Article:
The second feature of the project is taking the topic of tears into a public environment. A man is shown not only able to manifest his emotions of sadness in quite an expressive way, but also ready to talk openly about it, actually confessing his fragility and vulnerability. Such a gesture, in its turn, returns the viewer to a radical sensationalism of philosopher John Locke, that is to the natural role tears used to play in the culture of the XVIII century, where the position of a person was determined not by spirituality, but by sensitivity, and the boundaries of sensitivity were very loose, also due to aesthetization and erotization of the image of a sensitive person. However, excessive sensitivity in relation to the reality matter subtleties played with Bas Jan Ader a fatal joke. He died young, missing during his performance “In Search of the Miraculous” when he set off into the open ocean on a small boat reading Hegel’s “The Phenomenology of Spirit“. One of the remaining notes of Jan’s said: “The sea, the land, the artist has with great sadness known they too will be no more.”
Today, the topic of male tears in photography has not lost its relevance. It was further developed in a number of works created by contemporary photographers, for example in a series with the weeping celebrities made by famous British photographer Sam Taylor-Johnson. In her comments to the series the British photographer admits a desire to “show a different side” of “these big, masculine men” whose images, as we all know, were artfully and artificially created as such by mass media and Hollywood movies. Did Sam Taylor-Johnson manage to achieve the task or the shots she made were just another trick of talented actors’ in manipulating the viewers’ trust is up to each of us to decide, but we can firmly state that the project has raised a warm response in the hearts of many women, who follow the successful careers of the men who in the series showed their ability to cry.
© Sam Taylor-Johnson. Benicio Del Toro, 2002. Courtesy White Cube.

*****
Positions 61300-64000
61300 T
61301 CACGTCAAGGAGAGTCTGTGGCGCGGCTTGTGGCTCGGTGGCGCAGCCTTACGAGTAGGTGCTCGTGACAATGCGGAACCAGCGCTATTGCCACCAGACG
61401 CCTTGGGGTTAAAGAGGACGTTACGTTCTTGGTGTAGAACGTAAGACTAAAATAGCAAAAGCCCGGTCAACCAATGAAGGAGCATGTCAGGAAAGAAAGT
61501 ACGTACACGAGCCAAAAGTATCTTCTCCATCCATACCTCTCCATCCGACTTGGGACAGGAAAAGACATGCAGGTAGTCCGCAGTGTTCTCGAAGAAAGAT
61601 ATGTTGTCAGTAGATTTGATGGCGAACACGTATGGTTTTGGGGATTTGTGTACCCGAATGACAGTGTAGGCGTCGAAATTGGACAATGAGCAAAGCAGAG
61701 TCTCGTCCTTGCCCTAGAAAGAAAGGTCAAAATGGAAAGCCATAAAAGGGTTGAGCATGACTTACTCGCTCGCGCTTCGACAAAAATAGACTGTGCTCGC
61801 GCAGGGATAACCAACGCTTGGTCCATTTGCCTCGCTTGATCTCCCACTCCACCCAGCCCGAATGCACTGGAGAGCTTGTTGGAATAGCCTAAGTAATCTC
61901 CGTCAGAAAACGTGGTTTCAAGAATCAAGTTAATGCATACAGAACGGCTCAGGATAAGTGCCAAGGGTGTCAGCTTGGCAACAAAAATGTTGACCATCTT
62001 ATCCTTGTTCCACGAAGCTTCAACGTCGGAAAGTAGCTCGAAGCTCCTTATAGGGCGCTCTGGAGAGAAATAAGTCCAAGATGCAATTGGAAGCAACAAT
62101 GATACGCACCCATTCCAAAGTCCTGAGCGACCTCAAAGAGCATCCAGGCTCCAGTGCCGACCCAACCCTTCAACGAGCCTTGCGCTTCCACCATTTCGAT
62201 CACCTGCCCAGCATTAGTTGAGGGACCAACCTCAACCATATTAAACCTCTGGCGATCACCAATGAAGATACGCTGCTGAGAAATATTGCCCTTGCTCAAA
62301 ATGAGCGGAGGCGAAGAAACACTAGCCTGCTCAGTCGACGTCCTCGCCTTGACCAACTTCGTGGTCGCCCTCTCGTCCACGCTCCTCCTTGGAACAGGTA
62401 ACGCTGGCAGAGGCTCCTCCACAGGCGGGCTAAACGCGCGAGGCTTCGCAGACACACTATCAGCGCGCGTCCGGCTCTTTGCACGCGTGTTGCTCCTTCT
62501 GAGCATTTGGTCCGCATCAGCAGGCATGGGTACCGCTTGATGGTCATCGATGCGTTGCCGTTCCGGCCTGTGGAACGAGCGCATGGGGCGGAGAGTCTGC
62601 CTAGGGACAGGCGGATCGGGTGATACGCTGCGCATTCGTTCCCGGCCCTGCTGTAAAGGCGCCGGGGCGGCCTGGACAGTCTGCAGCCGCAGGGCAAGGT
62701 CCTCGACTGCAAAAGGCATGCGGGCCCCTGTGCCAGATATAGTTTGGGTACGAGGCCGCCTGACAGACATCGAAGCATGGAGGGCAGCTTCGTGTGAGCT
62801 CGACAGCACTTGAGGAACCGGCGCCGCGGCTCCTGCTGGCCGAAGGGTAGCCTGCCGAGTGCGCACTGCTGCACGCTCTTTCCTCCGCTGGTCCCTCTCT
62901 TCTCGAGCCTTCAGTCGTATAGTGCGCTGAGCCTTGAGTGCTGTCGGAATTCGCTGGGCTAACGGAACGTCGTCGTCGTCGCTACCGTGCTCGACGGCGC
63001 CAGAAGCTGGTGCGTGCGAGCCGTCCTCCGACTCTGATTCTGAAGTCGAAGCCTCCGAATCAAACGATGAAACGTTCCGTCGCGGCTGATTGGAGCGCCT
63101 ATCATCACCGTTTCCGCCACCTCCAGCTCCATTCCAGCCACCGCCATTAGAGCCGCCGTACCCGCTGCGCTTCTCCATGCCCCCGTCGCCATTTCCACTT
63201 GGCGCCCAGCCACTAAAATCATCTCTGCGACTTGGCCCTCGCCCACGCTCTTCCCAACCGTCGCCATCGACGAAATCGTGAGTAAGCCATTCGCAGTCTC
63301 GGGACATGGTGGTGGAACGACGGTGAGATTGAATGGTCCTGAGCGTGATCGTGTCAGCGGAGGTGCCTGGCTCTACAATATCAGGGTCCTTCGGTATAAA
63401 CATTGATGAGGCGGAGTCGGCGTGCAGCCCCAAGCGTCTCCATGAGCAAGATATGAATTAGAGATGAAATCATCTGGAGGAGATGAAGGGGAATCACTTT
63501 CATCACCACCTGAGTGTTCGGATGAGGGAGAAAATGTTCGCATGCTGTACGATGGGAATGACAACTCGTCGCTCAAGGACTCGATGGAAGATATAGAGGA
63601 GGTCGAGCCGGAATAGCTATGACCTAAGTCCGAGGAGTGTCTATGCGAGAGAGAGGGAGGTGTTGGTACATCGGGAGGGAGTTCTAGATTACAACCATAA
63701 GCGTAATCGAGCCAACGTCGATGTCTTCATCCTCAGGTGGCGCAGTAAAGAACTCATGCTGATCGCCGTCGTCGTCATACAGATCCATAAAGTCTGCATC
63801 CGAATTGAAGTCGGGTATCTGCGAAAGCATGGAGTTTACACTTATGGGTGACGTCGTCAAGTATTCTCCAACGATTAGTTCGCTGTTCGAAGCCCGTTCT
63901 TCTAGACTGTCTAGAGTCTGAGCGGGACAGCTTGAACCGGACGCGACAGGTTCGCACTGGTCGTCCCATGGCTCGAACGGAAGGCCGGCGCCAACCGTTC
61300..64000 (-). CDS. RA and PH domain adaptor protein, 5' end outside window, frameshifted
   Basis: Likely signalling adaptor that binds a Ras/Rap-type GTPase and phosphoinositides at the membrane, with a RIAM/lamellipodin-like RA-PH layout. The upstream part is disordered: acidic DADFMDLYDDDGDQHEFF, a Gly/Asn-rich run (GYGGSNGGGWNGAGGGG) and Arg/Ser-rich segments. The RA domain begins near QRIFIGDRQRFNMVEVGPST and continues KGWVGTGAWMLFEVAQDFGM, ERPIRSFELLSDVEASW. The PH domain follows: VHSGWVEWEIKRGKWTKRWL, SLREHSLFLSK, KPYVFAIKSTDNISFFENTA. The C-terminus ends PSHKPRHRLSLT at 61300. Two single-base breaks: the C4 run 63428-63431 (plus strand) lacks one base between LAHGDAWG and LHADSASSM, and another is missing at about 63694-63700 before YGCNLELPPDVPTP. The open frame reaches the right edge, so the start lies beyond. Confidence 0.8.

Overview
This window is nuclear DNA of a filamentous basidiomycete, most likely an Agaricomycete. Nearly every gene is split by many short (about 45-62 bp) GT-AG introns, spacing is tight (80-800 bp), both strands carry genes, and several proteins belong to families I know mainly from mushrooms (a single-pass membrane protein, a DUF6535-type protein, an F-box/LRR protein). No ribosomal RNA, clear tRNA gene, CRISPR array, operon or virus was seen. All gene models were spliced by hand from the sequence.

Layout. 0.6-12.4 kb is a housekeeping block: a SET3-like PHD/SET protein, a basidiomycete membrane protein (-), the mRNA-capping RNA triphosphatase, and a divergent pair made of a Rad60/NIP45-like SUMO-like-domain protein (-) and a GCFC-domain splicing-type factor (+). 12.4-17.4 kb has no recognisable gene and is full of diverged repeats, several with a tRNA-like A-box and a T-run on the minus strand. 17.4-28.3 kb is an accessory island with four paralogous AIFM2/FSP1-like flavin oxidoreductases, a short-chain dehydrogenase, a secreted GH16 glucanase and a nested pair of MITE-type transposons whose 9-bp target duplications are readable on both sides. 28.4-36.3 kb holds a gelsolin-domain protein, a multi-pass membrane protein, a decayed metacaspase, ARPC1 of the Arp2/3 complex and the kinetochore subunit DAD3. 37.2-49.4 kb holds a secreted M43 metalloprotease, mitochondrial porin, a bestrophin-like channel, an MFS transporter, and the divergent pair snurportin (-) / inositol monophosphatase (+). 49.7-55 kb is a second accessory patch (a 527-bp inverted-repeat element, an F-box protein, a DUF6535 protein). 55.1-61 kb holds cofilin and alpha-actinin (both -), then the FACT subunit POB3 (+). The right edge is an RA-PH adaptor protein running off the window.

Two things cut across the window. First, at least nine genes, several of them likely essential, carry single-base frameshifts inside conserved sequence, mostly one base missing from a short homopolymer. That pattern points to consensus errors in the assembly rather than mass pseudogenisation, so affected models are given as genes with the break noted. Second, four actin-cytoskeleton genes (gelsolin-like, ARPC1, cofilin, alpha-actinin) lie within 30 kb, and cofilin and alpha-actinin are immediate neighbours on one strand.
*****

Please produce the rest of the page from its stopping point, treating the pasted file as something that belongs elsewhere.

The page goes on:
A sort of a replica to Sam Taylor-Johnson’s project was a series “Communion” made in 2008 by the famous duet of Belarusian fashion photographers Kanaplev-Leydik. However, judging by the commentaries given by one of the authors, Julia Leydik, in the Belarusian version the focus in weeping men photographs was made not on discovering their “different side” but on the visual interpretation of the link between beauty and tears.
“I want to challenge one of the popular stereotypes according to which males’ revelation of tears is nothing but a manifestation of weakness and the lack of strong will. To put it shorter, a crying man looks shameful. While working on the project, I personally developed quite an opposite idea. They were crying and showing real men’s tears. It was their courage, the absence of fear in admitting their pain, it was a revelation in becoming cognizant through suffering. They approached the mystery and became a part of something common, their tears did not cause pity, because real men, and I can name every of the men we photographed as such, are courageous and beautiful also when being in tears,” – Julia Leydik says.
All men in this series are half-naked and photographed not against some specific background, as in Sam Taylor-Johnson’s project, but on a neutral gray or black studio wall. In this way the viewers’ attention is focused exclusively on the individual subject portrayed, on his personal experience of deep emotions revealed not only in the facial expressions, but also through gestures and postures.
© Kanaplev-Leydik, from the series «Communion», 2008
The history of women’s tears in photography is much richer than the experiments with male sensuality study. As the Swedish anthropologist Karin Johannisson notes in her “History of Melancholy”, in the course of history women were traditionally considered more emotional than men, their feelings were described as more spontaneous, while most men used them rather as a tool. According to the researcher, the symbolic value attributed to various manifestations of emotions is also obvious, with tears being possible to be viewed in this group, too, as they usually accompany melancholy, depression and sadness. For example, in the middle of the XIX century melancholy in women was seen as a disease and treated in hospitals, while a melancholic male was considered elite. To illustrate the relationship to melancholy in the context of two sexes, Karin Johannisson cites a story that took place in the life of Swedish writer Per Daniel Amadeus Atterbom. When a certain female writer approached him with a question asking why his sorrow could be called melancholy, and hers – no, he replied: “Because women are supposed to be merry and innocent.” At the same time, Karin Johannisson continues, there is a vast array of sources describing the “reserved, sad and grieving women“: